No, though many experts believe the two are closely related. Though many with ADHD will struggle with one or more executive functions, the core symptoms of ADHD—hyperactivity, impulsivity, and distractibility—are not solely related to executive functioning. What’s more, executive function difficulties can co-occur with other developmental and mood disorders, including autism or depression.
Executive function disorder, or EFD, is not an official diagnosis. However, it is possible—and in fact, quite likely—for someone with ADHD to also have significant challenges with executive functioning.
Children can be disorganized because of ADHD, disobedience, or simply because they’re not interested in neatness. However, some children who wish to be organized but find it difficult may have poor executive functioning. These children may struggle with the motivation, problem-solving, and planning that are required for staying organized.
The ability to plan, problem-solve, organize, and execute can help children and adults in many domains in life. Thus, improving these skills is often a key interest for parents and adults. For some who struggle with executive function, accommodations at work or school can help fill the gaps; strategies aimed specifically at areas of weakness can also be of great help.
However, it’s important to remember that executive function is among the slowest mental processes to develop. Thus, many children who struggle with executive function may find that their skills naturally catch up over time and continue to improve well into adulthood.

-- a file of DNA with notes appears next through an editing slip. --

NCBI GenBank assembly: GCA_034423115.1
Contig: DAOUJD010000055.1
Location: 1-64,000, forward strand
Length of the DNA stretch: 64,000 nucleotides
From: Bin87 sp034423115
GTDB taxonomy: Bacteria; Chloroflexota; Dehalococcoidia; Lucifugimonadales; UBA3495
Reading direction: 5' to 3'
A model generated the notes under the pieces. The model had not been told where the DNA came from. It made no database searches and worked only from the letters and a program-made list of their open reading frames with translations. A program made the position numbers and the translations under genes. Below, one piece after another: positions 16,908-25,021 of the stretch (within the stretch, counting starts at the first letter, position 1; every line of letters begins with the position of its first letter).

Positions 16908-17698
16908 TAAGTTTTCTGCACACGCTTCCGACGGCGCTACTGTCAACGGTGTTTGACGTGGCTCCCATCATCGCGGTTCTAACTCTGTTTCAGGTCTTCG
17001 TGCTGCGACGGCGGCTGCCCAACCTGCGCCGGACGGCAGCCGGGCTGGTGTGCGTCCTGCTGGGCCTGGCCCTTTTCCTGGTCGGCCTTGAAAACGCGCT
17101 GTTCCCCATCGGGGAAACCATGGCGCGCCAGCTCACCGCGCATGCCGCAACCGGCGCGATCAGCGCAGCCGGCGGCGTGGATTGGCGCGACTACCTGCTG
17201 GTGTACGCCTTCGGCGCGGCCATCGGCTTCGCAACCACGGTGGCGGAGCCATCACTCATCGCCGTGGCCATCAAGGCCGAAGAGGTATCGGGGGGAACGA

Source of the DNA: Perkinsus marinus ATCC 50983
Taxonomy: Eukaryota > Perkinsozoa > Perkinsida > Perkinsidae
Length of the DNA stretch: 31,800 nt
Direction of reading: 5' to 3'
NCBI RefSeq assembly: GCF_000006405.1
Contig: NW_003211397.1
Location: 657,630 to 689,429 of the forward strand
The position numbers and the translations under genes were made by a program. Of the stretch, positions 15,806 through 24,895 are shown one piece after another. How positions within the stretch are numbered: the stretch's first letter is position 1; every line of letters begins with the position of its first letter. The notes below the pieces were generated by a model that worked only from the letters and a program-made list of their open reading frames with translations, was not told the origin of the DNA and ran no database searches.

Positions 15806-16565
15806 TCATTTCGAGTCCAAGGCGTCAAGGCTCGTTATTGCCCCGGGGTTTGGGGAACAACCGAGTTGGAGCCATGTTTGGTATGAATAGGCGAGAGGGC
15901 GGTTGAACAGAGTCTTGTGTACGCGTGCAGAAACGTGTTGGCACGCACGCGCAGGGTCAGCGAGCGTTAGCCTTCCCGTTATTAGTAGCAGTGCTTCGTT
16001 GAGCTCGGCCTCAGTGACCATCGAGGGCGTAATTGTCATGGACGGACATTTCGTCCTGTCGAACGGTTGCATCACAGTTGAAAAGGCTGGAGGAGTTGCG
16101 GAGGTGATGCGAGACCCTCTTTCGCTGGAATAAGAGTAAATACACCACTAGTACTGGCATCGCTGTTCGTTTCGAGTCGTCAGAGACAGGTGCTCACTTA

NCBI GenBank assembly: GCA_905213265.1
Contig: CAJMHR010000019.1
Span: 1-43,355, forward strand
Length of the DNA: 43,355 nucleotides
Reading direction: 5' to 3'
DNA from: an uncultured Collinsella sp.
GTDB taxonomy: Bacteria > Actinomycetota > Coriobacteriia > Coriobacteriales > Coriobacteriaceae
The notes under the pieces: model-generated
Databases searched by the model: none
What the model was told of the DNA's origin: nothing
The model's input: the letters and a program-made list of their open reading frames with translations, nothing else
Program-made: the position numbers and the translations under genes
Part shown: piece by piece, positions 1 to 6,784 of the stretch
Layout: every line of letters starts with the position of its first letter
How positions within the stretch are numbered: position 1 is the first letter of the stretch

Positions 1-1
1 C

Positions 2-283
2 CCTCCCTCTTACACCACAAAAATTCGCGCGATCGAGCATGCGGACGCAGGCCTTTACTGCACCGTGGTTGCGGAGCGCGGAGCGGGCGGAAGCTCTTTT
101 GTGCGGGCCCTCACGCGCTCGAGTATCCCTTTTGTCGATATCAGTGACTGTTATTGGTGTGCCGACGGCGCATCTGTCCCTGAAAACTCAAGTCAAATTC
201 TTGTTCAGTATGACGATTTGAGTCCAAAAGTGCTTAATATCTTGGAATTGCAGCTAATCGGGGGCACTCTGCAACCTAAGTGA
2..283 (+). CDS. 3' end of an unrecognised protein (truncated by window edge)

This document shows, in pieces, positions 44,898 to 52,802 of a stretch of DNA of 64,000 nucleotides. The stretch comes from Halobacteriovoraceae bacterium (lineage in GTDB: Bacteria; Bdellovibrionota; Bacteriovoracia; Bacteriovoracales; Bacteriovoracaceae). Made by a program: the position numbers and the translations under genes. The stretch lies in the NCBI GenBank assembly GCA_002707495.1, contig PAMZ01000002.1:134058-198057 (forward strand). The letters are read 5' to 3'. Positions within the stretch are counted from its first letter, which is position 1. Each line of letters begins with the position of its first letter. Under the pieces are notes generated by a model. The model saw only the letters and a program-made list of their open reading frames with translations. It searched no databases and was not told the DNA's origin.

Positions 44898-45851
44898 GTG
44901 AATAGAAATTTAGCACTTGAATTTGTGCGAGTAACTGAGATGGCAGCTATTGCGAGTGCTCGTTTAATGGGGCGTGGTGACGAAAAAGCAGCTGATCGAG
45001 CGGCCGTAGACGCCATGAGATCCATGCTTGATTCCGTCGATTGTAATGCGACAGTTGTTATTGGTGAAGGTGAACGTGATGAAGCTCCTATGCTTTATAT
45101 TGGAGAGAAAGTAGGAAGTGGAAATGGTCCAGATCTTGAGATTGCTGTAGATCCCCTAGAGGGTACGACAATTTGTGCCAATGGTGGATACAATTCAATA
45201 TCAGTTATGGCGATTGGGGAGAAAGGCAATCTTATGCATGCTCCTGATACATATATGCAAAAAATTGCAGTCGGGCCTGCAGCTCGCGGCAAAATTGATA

Yes. Most children and teens who are behind their peers in executive function will continue to improve with time, particularly if offered specific strategies for doing so; many will catch up by the time they reach adulthood. Adults may find progress to be slower but can also improve executive functions using targeted strategies and accommodations.
Strategies for improving executive function include: breaking a larger task into smaller chunks; externalizing information using to-do lists, notepads, or phone reminders; buddying up with a peer to foster accountability; blocking access to distractions (putting one’s phone in a drawer or blocking tempting websites); and using rewards to motivate periods of consistent effort.
Many children who struggle to keep track of tasks and responsibilities find the simple act of writing them down—and thus externalizing them—to be hugely helpful. Working with the teacher if necessary, parents can help their child establish a consistent routine for writing down tasks, planning the steps for completion, and rewarding themselves when successful.
Yes. Adults should identify which specific executive functions they wish to strengthen—whether planning, problem-solving, working memory, or emotional regulation—when deciding which strategy to use. For example, adults who struggle with motivation can devise a reward system for successfully completing a task, while those who struggle with impulse control can establish consistent routines to strengthen inhibition.